- Biochemical analysis of the blood and complete blood count (CBC).
- Abdominal ultrasound, if inflammation of the pancreas is suspected.
- Serum biochemical analysis to determine blood glucose concentration and exclude other potential causes related to your pet’s symptoms.
- Urinalysis to check for traces of glucose, ketones, and signs of urinary tract infection.
- Ketone check in the urine and serum
- Serial electrolyte panels to monitor your cat’s response to treatment.
- Weight monitoring
Cat Diabetes Treatment Options
Since every cat will have a unique set of symptoms, treatment options will vary based on your pet’s needs and the specific treatment plan outlined by your veterinarian. Before taking any course of action on your own, be sure to consult your cat’s vet, confirm that they’re suffering from diabetes, and heed their advice concerning pharmacological treatment, exercise, and dieting.
Insulin Injections and Oral Medications
Typically, cats will need two daily insulin injections, based on their size and the severity of their condition. Injections are given under the skin with a small needle and may be done in the privacy of your own home, that is, once you receive vet approval and your cat becomes accustomed to the process. Oral hypoglycemic agents may also be administered if your cat’s pancreas is still failing to produce insulin, but are less effective than insulin injections.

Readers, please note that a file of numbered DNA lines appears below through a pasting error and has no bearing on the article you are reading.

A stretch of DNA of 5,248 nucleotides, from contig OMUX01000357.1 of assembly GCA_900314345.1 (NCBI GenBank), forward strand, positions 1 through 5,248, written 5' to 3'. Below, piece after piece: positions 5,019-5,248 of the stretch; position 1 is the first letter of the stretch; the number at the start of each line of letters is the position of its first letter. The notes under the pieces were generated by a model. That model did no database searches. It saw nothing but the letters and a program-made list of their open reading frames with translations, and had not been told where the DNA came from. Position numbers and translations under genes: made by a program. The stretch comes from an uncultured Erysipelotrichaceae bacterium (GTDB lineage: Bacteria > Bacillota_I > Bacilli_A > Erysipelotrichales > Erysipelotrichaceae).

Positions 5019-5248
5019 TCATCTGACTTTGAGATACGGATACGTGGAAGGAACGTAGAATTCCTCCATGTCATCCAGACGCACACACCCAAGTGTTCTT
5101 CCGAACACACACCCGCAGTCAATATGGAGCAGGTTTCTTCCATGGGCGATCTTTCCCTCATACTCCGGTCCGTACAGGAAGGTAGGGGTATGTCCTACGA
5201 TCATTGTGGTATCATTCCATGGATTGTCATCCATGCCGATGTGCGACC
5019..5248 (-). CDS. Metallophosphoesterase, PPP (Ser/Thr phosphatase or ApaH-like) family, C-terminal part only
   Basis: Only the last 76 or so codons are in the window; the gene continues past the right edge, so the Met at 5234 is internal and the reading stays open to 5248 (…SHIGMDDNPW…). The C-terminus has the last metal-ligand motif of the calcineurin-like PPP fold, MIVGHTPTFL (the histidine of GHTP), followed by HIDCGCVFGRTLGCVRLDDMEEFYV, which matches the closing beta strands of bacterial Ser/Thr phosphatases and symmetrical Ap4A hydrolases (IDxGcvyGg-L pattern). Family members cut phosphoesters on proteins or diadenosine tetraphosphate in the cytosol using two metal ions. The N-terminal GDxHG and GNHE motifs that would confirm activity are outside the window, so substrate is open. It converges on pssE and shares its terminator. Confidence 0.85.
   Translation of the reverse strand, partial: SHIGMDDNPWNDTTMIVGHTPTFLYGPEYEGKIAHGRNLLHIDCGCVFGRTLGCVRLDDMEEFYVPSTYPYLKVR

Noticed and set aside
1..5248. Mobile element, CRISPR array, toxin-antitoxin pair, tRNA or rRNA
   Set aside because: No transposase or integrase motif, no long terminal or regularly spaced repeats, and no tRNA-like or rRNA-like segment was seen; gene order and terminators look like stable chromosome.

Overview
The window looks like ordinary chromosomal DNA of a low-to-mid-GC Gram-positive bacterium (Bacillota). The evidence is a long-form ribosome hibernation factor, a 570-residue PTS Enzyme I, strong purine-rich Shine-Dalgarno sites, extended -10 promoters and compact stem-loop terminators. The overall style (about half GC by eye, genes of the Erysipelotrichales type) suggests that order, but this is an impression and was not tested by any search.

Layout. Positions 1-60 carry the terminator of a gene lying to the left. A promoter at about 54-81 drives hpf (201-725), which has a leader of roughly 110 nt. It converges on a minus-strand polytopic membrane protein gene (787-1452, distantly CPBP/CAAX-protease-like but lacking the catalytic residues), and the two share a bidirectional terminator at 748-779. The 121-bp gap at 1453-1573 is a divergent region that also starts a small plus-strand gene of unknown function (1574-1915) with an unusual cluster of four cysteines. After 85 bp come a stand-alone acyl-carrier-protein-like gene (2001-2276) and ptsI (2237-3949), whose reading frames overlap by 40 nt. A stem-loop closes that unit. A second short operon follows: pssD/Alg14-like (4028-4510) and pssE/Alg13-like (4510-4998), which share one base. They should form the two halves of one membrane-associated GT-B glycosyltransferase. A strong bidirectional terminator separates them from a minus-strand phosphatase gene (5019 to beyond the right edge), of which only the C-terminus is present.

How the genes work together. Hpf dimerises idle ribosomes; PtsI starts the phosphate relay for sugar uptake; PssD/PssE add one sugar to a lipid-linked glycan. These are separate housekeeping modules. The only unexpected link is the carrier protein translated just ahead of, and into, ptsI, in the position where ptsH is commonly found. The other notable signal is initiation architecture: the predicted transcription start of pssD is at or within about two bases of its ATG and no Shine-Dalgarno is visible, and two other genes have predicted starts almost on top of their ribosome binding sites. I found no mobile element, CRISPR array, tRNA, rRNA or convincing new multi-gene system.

A nutritious diet (preferable high in protein and low in carbohydrates) and an appropriate amount of exercise can aid in the control of Type 2 diabetes in cats. Specialized food can also help keep your pet’s daily calorie count under control, coupled with blood and urine testing to monitor their condition.
Ensuring that blood glucose levels are safe is your best bet to avoid diabetic ketoacidosis, but visits and hospitalization can ultimately turn into a huge financial responsibility. The only way to cut costs when treating feline diabetes is attentive at-home monitoring, communication with your veterinarian, preventative care and avoiding hospitalization by keeping your diabetic cat healthy.. Consider purchasing pet insurance, since most monthly plans can you save you hundreds of dollars and cover costs associated with diabetes long term.